Hiking the Liberty Lake Loop Trail is a magical, zen experience. It is one of my favorite trails to hike. The filtered sunlight in the deep forest, tinkling stream, and quiet make me return over and over again.
Getting there: Going east on I-90, take exit 296 to Liberty Lake.
Fees: A $2 entry fee is charged at a toll booth from May-September
Trail Length: 8.4 miles (including one mile each way from the parking lot)
Elevation at top: 3,250 feet
Difficulty: Very challenging, steep, narrow, and winding in places. You need to be sure-footed and strong-lunged to do this one.
Season: The trail is best used from late spring to mid-fall, as it can get muddy in the spring and is so steep in places as to be impassible when it has snow or ice on it.
Gear needed: Boots or solid shoes are needed. You’ll want to take water. Always layer your clothing. It can feel cool at the start but by the time you reach the top, you’ll be overheated.
Your adventure begins at the Liberty Lake Regional Park parking lot. The access trail linking the parking lot with the trail is beautiful, with the lake and cattails on one side and the forest closing in on the other.
Reaching the trailhead, you have to choose to go left or right. This is where the loop starts. I choose the left, as I like to do the first part of the hike with the creek gurgling beside me to urge me on. The spicy smell of the forest completes the experience. The trail follows the creek for the first 4 miles or so. From birds singing to the sound of the stream and the deep forest, you are in another world. A place of quiet deep in the woods. The trail goes up and down, over bridges crossing the stream, steadily gaining altitude.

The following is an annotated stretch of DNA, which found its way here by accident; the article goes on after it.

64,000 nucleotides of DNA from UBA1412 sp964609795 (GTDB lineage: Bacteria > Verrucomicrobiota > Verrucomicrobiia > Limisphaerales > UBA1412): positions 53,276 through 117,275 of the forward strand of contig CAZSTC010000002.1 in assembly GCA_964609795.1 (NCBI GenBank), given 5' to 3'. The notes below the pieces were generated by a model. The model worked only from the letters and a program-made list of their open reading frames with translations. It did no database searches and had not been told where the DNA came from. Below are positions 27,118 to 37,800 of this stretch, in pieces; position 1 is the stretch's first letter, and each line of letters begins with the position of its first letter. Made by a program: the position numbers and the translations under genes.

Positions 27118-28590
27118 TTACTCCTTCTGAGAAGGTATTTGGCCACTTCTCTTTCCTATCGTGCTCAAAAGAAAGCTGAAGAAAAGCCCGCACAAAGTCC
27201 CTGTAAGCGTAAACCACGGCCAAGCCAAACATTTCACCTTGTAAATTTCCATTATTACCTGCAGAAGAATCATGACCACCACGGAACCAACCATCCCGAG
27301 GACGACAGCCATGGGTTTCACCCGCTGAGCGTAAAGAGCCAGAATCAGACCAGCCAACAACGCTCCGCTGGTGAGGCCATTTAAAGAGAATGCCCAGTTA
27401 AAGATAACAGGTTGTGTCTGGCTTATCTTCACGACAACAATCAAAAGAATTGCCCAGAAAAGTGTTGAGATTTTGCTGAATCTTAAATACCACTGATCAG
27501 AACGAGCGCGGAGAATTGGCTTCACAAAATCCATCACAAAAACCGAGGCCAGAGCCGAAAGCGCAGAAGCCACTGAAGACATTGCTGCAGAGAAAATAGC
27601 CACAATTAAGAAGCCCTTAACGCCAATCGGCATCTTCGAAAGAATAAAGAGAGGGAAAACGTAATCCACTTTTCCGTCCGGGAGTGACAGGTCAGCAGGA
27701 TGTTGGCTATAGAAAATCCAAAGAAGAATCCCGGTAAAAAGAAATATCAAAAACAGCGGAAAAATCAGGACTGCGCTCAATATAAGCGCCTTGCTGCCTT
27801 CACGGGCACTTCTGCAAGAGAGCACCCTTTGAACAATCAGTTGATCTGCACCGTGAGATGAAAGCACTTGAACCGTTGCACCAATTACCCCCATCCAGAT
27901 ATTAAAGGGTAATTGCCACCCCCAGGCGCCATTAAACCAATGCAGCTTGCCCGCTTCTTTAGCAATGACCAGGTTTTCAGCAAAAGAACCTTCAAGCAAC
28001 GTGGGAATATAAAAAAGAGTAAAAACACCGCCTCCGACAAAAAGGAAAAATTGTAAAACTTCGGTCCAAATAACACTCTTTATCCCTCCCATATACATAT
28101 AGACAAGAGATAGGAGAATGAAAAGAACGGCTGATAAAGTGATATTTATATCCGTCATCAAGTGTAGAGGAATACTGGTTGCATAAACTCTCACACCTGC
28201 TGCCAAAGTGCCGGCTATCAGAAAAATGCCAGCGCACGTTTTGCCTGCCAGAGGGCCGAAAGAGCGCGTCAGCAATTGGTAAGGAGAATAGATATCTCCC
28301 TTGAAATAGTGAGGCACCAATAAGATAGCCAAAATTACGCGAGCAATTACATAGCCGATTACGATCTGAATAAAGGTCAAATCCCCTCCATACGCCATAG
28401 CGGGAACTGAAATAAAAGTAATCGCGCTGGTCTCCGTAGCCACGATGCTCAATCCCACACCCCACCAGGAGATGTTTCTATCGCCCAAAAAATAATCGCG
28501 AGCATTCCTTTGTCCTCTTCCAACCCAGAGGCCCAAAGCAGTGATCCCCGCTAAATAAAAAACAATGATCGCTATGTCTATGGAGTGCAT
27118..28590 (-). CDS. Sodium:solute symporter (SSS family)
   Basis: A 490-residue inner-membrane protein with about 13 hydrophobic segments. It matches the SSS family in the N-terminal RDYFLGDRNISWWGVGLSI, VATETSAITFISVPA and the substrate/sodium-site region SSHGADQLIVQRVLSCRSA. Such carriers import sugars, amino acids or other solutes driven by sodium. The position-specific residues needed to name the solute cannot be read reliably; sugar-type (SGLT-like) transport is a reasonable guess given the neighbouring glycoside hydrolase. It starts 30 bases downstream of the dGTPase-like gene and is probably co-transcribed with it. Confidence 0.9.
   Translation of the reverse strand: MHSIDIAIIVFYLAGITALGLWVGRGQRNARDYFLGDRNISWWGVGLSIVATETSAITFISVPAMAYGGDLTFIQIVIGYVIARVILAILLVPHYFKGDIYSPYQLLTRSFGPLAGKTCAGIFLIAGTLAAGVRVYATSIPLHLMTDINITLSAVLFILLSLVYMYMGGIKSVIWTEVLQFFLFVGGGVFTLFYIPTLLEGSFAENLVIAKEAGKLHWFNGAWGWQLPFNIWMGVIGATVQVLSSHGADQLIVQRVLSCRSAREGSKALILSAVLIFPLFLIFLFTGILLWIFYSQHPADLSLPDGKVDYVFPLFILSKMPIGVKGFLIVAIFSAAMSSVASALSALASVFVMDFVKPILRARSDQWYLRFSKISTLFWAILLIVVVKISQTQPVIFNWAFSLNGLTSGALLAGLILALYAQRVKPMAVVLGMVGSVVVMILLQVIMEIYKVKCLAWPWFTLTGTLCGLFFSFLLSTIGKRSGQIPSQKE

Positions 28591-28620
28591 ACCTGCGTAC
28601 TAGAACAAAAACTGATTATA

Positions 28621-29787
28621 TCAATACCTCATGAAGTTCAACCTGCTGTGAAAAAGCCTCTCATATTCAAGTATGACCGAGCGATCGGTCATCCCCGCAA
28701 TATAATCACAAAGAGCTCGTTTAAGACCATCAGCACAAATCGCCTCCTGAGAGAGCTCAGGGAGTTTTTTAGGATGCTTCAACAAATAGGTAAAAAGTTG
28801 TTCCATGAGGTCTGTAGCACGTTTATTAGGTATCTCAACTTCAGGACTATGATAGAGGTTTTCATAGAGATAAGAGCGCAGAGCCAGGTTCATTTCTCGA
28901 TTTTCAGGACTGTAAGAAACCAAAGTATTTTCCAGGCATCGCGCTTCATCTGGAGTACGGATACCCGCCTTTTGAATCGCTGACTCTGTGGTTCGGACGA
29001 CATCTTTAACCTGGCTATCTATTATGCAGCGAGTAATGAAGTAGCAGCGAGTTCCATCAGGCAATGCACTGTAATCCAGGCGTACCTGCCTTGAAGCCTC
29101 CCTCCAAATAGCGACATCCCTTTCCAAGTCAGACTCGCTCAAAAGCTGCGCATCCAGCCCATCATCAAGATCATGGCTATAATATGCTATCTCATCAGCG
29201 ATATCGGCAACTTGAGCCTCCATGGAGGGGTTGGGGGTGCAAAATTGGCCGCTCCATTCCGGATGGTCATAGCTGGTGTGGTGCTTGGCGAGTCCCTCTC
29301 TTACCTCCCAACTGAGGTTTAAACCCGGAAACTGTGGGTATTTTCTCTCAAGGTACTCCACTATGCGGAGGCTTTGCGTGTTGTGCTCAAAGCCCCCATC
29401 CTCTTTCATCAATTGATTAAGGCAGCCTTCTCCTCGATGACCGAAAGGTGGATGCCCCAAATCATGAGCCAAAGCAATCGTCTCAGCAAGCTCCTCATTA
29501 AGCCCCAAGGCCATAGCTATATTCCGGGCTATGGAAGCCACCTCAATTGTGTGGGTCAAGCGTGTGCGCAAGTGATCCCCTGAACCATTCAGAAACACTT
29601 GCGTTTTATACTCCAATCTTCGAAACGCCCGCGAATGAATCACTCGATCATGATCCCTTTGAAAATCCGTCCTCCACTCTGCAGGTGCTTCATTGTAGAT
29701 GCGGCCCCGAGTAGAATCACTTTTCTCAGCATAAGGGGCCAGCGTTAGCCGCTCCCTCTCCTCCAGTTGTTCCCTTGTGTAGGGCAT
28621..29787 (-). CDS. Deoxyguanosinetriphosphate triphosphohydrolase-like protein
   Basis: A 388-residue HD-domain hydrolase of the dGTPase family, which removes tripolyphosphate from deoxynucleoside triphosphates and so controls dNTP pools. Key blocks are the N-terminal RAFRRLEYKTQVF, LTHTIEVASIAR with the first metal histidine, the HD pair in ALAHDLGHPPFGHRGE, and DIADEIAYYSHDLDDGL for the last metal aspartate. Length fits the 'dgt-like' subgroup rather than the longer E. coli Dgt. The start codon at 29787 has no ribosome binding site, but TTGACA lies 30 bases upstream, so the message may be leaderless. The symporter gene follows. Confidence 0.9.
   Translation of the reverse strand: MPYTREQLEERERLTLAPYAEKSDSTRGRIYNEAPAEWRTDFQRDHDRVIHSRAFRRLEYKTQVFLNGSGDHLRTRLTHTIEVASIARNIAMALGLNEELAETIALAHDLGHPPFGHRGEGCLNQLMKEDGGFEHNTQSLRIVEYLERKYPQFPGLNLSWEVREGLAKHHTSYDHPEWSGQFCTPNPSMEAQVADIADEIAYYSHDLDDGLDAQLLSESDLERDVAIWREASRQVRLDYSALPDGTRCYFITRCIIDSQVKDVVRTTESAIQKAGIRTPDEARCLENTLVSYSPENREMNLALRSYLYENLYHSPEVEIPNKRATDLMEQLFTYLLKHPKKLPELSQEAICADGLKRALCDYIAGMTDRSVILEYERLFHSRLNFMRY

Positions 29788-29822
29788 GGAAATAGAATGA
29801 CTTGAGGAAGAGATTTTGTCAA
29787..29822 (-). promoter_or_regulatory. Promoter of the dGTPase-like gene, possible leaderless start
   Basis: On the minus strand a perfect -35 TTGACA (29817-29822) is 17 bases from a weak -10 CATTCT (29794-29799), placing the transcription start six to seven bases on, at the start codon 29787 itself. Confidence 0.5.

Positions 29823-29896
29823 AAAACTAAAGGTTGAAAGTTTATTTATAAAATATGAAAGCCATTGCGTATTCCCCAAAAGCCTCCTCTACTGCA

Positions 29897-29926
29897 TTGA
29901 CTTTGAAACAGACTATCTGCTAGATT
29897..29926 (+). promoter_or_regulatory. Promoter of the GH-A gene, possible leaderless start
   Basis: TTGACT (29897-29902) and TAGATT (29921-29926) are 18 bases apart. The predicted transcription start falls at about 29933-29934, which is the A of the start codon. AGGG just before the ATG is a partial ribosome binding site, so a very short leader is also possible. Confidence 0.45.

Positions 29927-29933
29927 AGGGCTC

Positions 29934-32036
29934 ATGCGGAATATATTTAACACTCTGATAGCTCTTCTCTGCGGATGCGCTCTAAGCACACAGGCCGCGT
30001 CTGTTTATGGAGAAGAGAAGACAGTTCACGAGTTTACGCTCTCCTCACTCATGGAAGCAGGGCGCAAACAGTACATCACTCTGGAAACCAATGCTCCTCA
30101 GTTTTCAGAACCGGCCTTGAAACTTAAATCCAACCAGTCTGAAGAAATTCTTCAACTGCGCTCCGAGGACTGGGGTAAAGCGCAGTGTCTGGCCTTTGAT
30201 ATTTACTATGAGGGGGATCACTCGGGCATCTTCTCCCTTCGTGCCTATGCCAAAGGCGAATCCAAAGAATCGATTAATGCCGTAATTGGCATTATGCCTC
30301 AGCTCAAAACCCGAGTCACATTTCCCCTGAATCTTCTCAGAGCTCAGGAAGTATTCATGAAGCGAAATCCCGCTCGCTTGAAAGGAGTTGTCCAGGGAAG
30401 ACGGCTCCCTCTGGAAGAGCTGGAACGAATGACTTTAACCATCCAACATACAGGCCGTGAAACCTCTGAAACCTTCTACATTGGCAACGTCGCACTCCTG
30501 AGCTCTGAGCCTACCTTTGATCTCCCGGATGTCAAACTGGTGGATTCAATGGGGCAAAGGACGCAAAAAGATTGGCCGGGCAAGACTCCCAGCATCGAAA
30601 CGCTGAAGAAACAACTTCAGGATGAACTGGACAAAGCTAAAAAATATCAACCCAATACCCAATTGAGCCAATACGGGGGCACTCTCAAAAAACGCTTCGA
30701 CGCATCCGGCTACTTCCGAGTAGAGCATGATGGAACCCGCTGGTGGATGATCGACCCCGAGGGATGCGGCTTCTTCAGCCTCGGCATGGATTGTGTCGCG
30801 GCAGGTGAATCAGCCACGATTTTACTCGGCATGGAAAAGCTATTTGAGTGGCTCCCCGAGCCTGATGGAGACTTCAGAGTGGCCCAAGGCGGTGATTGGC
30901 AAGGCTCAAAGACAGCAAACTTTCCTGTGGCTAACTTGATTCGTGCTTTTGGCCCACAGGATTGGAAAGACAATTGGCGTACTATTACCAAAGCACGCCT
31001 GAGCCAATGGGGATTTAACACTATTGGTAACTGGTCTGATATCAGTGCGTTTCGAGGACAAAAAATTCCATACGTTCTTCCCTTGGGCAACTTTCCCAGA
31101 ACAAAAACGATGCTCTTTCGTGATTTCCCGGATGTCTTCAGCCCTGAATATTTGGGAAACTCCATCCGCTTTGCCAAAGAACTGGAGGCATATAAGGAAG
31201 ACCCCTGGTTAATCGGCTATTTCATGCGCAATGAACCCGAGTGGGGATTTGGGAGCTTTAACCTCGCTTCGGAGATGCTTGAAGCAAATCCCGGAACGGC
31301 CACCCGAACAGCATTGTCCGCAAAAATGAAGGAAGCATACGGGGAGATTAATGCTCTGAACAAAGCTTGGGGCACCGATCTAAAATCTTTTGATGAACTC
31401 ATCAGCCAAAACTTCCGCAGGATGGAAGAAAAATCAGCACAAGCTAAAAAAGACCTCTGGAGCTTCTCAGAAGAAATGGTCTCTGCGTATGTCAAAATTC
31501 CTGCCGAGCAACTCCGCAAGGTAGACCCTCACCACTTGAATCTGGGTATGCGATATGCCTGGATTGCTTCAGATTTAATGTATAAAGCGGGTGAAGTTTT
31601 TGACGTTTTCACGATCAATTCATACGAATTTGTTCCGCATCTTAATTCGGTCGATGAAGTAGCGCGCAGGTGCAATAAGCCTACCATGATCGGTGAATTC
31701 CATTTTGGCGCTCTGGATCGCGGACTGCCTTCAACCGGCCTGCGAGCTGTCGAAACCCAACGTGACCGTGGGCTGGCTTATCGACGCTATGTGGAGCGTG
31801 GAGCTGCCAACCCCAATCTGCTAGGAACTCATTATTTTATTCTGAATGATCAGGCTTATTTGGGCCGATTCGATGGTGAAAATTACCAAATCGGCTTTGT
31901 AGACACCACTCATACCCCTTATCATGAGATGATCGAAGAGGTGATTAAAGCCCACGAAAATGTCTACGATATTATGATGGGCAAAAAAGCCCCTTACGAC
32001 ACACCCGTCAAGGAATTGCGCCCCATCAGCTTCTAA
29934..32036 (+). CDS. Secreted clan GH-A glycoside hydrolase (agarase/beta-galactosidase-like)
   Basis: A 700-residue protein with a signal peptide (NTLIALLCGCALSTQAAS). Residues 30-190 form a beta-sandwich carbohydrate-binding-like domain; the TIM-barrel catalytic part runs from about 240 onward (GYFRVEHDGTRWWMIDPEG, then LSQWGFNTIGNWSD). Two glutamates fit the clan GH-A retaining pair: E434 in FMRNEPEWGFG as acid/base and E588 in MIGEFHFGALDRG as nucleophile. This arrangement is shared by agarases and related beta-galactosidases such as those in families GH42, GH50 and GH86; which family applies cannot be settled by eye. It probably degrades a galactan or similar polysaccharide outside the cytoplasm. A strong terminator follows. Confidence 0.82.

The Cedar Grove
At 1.5 miles into the hike, you come to the Cedar Grove. The filtered light coming through the enormous trees and the cool damp ground beneath make it a perfect place to stop and rest before ascending the dreaded switchback trail that takes your breath away and feels like it will never end. A view of Liberty Lake in the distance is your reward for completing this section of the trail.
Liberty Creek Falls
About 1.1 miles further on you come to Liberty Creek Falls. During early months or wetter years, the falls are flowing hard, crashing over the rocks. It is merely a trickle in summer with the dry conditions.
The Camp Hughes Cabin, a metal shed built as a Boy Scout project, sits in the trees atop the summit. The cabin is a nice place to sit for a minute and catch your breath.
The descent is made on the Edith Hansen horseback riding trail. The path can get very steep in sections. When you rejoin the path where you started, head back to the parking lot tired but exhilarated for having gone the distance.
NOTE: There are different off-shoot paths to explore if you want to change it up on subsequent visits.